The Appalachian Bear Rescue is now caring for 11 bears after taking in an orphaned cub from South Carolina.
The ABR rescued Jessamine Bear, named after South Carolina’s State Flower, the Yellow Jessamine, with the help of a few very generous volunteers.
Jessamine Bear was the sole survivor of a car crash that took the lives of her mothers and two siblings near Clemson in northwest South Carolina's Oconee County.
The South Carolina Department of Natural Resources called in the Appalachian Bear Rescue to help the cub, and with the help of the Tennessee Wildlife Resources Agency -- the cub was transferred into their care and the ABR mobilized soon after.
Because of the distance, the ABR called in their friend and supporter Tom Sabo, a retired pilot who helped airlift two bears from Louisiana to Tennessee.
As soon as he heard about the cub, the ABR said he dropped everything to volunteer his services and plane, affectionately nicknamed 'Bear Force One.'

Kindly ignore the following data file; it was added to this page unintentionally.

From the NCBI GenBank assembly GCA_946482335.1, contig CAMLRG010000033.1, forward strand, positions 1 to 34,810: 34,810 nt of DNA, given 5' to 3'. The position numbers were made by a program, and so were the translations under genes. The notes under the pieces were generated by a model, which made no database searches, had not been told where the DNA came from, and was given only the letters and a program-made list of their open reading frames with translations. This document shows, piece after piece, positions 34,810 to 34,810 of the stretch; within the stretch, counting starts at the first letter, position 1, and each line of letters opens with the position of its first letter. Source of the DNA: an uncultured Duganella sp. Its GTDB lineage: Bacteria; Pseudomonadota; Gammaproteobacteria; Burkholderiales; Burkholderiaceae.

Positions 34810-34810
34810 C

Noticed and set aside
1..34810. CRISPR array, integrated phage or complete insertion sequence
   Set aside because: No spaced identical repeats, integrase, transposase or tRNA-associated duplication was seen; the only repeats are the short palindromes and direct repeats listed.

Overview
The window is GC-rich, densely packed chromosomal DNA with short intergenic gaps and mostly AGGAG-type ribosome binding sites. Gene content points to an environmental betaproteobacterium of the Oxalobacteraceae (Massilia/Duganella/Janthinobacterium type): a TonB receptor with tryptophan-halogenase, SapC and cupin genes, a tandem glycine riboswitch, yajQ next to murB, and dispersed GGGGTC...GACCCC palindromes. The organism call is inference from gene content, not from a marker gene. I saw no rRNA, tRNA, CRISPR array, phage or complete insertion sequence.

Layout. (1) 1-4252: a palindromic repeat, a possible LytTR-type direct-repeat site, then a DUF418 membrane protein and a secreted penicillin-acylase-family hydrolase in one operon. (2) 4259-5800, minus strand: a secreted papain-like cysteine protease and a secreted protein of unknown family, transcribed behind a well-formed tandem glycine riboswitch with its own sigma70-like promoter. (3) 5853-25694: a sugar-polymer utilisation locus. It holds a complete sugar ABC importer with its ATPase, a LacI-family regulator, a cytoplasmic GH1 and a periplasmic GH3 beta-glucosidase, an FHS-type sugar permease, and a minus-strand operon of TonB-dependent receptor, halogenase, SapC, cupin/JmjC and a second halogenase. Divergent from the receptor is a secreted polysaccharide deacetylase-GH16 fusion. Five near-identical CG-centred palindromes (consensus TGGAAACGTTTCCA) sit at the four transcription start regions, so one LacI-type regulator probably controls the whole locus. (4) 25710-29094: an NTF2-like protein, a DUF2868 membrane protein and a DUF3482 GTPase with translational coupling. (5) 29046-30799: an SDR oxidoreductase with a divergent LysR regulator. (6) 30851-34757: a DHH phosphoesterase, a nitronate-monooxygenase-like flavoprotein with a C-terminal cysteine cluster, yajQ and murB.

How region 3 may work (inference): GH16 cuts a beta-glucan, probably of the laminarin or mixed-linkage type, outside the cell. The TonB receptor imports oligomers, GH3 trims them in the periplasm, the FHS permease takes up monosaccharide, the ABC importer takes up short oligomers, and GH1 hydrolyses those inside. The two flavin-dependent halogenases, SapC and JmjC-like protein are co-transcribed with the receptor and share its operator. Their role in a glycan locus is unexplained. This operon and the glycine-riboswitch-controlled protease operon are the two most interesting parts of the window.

"Our deepest gratitude to Tom Sabo, Captain of “Bear Force One” and hero to three of our little bears. Thanks to him, an arduous seven-hour round trip by car was reduced to one hour of travel time," ABR said.
The ABR said Dr. Andrew Cushing with UT's College of Veterinary Medicine went with their curator Coy Blair to fly the cub to Gatlinburg and provide medical care along the way.
Cushing said the cub wasn't hurt, but had been traumatized by the wreck and her rescue. The cub was taken to ABR's nursery where shell be monitored and cared for around the clock.
The ABR said the cub is in relatively good condition and her mother had taken good care of her before the wreck, so they are hopeful she will make a fill recovery.
"We’re very sorry for the loss of her family and we’ll do our best for this cub. " ABR said.
If you'd like to learn more or donate to the ABR, check out their website here.